This is a video demonstrating a possible workflow that may improve stitching results from a range of aerial photos. This particular technique does not preserve geometry nor creates a georeferenced image, so its intended use is for visual indication only. It should be useful for any image type, whether its orthophoto, NIR or infrablue.

1. Imports the photos from the camera into visualsfm. No EXIF/GPS info or log required

2. Exports the vsfm cam orientation info and uses cloudcompare to open the "bundler" file to reproject the images, removing their specific orientations.

3. Importing the new photo tiles into microsoft ICE for generating an orthophoto like image.

A photo stitcher is designed to make seams go away, so it's tricky to be sure that all photos went to the right place. Sometimes you get roads veering off into impossible directions. When you take photos from different directions and rotations, the stitching software needs to figure out a lot orientation information based on the features it recognizes, yet it doesn't allow any input of external GPS(EXIF) or orientation information. The results can be pretty disappointing.You can even see with this technique that the stitching type misapplied a couple of photos in wrong locations.

This workflow instead makes use of structure-from-motion to calculate the camera positions and then reprojects the contents of each photo into a tile with a common "up" or "north". The idea is that these tiles can then be used in Microsoft ICE using the "planar motion 1 or 2" types of photo stitching (not shown in this video).

The end results aren't perfect, but usable for some situations. The CloudCompare process seems to introduce a lot of distortion into the images, This could be due to the altitude variations around the pit, assuming it's applying a complicated 3D reprojection. I've found that it works slightly better for flatter landscapes.

It is not always necessary to rotate over x by -90 degrees, only when you get thin looking tiles. In VisualSfM when the CMVS process starts, you actually need to kill it from task manager.

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  • I recently tried this method and its a great idea, thanks Gerard. One thing I have found though, is that with larger collections the orthophoto generation phase in CC often yields oblique 'squashed' images which have too little information to be undistorted (for example by changing the aspect ratio to 4:3).

    I used fixed calibration in VisualSFM after calibrating with 3DF Lapyx. The K1 radial distortion parameter is only 0.012.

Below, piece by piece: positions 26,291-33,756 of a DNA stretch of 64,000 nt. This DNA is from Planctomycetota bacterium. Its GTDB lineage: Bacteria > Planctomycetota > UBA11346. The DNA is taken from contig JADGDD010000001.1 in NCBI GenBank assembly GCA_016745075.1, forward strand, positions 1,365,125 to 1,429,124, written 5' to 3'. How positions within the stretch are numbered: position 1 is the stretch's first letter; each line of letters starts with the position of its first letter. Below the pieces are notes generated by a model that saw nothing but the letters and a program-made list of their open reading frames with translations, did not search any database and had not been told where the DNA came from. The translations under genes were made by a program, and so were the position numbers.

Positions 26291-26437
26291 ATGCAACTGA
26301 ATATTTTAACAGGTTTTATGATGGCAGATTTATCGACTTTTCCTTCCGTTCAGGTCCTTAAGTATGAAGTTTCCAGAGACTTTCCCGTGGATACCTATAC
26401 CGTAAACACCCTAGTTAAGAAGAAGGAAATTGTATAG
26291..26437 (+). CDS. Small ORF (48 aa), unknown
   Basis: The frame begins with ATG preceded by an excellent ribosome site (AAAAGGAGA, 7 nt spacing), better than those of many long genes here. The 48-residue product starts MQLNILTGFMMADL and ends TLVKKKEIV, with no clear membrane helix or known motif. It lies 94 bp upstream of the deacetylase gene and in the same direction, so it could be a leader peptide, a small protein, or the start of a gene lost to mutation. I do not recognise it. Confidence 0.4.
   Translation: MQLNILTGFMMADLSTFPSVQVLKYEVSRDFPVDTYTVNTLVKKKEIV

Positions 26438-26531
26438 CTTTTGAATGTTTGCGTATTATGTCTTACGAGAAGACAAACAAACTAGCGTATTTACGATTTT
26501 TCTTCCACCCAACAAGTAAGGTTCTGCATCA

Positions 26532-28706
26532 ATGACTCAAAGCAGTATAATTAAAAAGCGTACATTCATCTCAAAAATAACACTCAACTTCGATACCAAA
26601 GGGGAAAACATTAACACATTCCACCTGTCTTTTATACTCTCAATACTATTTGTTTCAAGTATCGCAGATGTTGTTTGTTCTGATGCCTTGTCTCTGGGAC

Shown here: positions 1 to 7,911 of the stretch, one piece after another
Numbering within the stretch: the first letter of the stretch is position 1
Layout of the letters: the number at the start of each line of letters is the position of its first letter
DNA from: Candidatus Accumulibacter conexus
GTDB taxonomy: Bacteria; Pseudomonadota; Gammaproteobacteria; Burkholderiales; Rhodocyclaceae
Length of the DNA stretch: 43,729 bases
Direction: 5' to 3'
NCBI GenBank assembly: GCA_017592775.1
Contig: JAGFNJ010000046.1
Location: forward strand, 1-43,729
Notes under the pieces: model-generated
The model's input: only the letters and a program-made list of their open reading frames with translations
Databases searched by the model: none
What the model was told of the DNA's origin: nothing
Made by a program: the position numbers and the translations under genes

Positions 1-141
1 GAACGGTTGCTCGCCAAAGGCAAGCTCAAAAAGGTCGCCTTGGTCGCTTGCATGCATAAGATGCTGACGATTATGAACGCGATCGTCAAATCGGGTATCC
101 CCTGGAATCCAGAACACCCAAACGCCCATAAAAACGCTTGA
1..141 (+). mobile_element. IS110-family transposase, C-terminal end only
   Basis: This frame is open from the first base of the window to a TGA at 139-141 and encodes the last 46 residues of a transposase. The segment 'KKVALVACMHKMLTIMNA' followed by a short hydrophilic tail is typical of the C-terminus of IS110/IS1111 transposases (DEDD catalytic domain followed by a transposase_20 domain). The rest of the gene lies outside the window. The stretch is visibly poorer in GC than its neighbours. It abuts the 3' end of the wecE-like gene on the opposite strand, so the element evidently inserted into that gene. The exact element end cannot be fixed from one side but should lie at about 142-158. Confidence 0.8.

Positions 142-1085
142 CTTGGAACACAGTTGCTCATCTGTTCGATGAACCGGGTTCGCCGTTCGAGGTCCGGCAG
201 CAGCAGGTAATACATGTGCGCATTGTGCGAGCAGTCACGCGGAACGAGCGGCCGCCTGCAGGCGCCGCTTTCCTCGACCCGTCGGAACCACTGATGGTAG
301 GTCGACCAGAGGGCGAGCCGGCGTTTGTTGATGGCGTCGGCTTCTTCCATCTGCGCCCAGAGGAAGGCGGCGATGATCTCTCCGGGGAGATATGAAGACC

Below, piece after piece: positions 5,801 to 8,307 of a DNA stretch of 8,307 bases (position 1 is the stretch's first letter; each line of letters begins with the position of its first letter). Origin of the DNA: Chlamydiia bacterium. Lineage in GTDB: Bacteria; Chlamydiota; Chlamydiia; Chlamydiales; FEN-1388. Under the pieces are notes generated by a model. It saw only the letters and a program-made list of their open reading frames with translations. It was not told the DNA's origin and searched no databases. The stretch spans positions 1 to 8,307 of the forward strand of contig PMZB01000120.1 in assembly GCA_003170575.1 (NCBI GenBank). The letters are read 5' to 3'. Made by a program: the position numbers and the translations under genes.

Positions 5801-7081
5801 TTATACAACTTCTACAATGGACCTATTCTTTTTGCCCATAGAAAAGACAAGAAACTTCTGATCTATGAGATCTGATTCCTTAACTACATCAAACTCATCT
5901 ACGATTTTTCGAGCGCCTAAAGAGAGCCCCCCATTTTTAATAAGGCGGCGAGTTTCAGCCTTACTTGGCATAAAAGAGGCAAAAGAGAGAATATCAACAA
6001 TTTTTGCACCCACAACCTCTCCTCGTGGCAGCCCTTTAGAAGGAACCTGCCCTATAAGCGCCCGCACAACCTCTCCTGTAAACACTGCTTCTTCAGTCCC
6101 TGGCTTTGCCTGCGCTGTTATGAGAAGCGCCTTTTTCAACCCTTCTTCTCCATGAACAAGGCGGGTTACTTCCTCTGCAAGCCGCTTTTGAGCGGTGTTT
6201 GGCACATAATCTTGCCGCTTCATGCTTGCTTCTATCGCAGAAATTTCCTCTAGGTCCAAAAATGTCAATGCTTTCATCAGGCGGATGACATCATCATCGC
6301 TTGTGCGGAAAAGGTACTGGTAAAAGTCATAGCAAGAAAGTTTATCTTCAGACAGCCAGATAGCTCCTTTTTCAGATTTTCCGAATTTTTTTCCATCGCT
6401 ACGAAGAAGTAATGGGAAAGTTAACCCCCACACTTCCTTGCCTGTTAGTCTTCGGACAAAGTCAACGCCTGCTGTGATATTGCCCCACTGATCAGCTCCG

Any ideas why this should be happening?

  • The distortion is massive on the gopro, but everything is worth a try.

    You want to take pictures then, not video. You can use agisoft lens to calibrate your gopro first, then you can see before/after effect of how much your final image distorts when snapping a pic. The resolution is good enough at 12MP, but if the distortion at edges is too high, you're better off cropping the center out. That means you'd have to have much more overlap in your images. Visualsfm is happy enough dealing with lowres pics as well, because it actually caps the features it recognizes in images. So increasing resolution doesn't improve recognition capability, it would actually reduce it.

    I don't know how well visualsfm copes with extreme radial distortions, but you could try turning "shared calibration"  on, since you're not changing the zoom on the camera. I found it usually deteriorates results, but certainly worth a try.

    If you have an old point&shoot available somewhere, that may give you better results in the end. 10MP is enough. What's important is that the image is sharp. some P&S's have reasonable sharpness in center, but really degrade sharpness near the corners (bad optics).

  • That's really amazing! I would love to try it. Do you know if it works with the fisheye pictures from a GoPro?

  • Or you could just use AirPhotoSE:

    Creates orthophotos and DEMs from multiple aerial photos, in conjunction with CloudCompare and ICE. And it's free.

    AirPhotoSE Contents
  • nice job ;)

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